What sustains and remakes family and community disrupted by migration?
From a high Himalayan kingdom to the streets of Brooklyn and Queens, The Ends of Kinship by Sienna Craig explores dynamics of migration and social change. Drawing on more than two decades of fieldwork with people in and from Mustang, Nepal, this book combines narrative ethnography and short fiction to question how different generations abide with and understand each other. It also speaks broadly to issues of immigration and diaspora; belonging and identity; and the nexus of environmental, economic, and cultural transformation.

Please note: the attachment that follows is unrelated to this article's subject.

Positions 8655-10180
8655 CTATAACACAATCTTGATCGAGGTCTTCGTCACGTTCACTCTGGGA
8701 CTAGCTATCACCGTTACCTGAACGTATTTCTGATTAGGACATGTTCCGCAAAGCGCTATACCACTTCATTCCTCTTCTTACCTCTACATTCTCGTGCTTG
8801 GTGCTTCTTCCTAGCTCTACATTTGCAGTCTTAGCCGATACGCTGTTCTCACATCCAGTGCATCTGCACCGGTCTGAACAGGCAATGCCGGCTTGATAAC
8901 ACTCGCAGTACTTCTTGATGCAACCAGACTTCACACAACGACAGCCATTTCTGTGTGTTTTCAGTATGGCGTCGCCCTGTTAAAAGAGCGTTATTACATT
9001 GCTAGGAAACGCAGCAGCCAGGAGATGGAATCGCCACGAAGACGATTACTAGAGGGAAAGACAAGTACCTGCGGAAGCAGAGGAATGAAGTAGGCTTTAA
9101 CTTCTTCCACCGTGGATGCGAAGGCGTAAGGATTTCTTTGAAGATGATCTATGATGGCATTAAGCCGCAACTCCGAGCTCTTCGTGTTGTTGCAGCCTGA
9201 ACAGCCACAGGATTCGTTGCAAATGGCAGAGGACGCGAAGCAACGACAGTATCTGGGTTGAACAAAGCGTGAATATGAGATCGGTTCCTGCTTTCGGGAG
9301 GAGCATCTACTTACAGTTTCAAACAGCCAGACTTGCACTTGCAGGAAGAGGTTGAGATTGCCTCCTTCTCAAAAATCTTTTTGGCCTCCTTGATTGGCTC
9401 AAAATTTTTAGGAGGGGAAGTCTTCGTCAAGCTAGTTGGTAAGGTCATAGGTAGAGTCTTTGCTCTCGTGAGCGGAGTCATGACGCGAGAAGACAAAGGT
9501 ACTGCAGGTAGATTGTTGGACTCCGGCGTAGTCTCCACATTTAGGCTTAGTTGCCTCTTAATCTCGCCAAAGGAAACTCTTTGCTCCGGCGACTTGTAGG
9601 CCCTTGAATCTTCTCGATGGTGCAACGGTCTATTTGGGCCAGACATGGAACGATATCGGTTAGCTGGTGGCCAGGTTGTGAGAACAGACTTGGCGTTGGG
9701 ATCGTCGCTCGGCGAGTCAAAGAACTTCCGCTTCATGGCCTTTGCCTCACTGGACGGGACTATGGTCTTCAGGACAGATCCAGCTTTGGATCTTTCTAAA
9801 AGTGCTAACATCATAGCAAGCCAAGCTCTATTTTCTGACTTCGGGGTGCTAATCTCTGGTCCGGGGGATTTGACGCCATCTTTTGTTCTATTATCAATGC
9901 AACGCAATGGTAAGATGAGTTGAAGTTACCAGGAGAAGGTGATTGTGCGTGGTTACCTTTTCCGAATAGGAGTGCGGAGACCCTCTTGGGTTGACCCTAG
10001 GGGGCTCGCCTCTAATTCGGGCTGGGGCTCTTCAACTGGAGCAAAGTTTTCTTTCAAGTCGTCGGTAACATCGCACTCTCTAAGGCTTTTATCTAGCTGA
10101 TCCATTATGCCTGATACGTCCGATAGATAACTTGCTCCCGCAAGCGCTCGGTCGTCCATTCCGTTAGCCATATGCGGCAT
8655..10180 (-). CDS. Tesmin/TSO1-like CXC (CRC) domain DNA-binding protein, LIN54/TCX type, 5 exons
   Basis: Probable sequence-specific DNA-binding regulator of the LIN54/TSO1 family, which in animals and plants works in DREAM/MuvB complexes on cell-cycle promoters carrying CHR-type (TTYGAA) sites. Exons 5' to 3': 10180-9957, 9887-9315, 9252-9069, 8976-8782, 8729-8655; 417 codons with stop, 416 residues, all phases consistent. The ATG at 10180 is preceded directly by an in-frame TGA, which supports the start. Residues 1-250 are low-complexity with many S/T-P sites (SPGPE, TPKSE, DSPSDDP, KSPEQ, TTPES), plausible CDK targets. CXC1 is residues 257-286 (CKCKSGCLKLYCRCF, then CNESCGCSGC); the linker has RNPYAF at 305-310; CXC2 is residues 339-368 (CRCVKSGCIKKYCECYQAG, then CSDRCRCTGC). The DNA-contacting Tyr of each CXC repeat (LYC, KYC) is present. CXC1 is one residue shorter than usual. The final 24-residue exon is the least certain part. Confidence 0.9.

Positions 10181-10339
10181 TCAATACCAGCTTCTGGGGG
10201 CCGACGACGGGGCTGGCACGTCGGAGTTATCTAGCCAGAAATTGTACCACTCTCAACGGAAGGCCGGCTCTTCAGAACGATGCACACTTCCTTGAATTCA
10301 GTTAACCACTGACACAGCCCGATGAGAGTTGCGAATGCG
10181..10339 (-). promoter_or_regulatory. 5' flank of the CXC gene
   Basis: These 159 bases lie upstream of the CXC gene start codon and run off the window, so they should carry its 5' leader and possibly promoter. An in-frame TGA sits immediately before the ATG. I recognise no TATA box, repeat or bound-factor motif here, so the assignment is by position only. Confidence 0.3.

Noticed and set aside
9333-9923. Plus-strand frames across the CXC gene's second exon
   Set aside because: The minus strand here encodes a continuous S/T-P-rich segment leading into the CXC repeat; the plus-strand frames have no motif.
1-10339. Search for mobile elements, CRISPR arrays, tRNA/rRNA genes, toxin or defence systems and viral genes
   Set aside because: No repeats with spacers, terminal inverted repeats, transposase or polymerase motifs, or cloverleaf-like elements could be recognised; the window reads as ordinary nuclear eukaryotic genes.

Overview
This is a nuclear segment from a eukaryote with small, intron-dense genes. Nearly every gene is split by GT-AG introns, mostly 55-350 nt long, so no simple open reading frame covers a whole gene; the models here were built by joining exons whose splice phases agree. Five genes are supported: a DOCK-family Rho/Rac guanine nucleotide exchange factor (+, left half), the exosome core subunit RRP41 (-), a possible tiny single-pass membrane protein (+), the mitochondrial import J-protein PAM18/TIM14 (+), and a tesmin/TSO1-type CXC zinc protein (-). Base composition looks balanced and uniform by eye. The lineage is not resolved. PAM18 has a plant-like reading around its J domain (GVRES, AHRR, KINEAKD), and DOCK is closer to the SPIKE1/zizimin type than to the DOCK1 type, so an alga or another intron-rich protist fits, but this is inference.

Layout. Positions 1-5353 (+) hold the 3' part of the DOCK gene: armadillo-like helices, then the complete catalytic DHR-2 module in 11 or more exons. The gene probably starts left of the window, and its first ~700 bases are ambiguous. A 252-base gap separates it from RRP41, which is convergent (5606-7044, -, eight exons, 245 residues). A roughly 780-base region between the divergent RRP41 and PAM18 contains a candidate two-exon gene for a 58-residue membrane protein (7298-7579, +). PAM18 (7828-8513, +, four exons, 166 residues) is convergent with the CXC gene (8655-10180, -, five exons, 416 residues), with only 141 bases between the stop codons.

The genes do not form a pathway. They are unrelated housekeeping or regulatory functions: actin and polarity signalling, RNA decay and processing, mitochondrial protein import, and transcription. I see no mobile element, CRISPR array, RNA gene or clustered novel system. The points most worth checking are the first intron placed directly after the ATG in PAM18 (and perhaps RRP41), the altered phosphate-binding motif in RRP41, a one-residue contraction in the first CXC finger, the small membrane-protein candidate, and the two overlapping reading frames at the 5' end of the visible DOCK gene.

“Life at the ends of kinship is exposed here through masterful storytelling, giving us a glimpse into the sadness, hopes and joys of Nepalis on the move.”—Vincanne Adams, University of California, San Francisco
Sienna R. Craig is associate professor of anthropology at Dartmouth College, and author of Healing Elements: Efficacy and the Social Ecologies of Tibetan Medicine.
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For centuries, people from Mustang, Nepal, have relied on agriculture, pastoralism, and trade as a way of life. Seasonal migrations to South Asian cities for trade as well as temporary wage labor abroad have shaped their experiences for decades. Yet, more recently, permanent migrations to New York City, where many have settled, are reshaping lives and social worlds.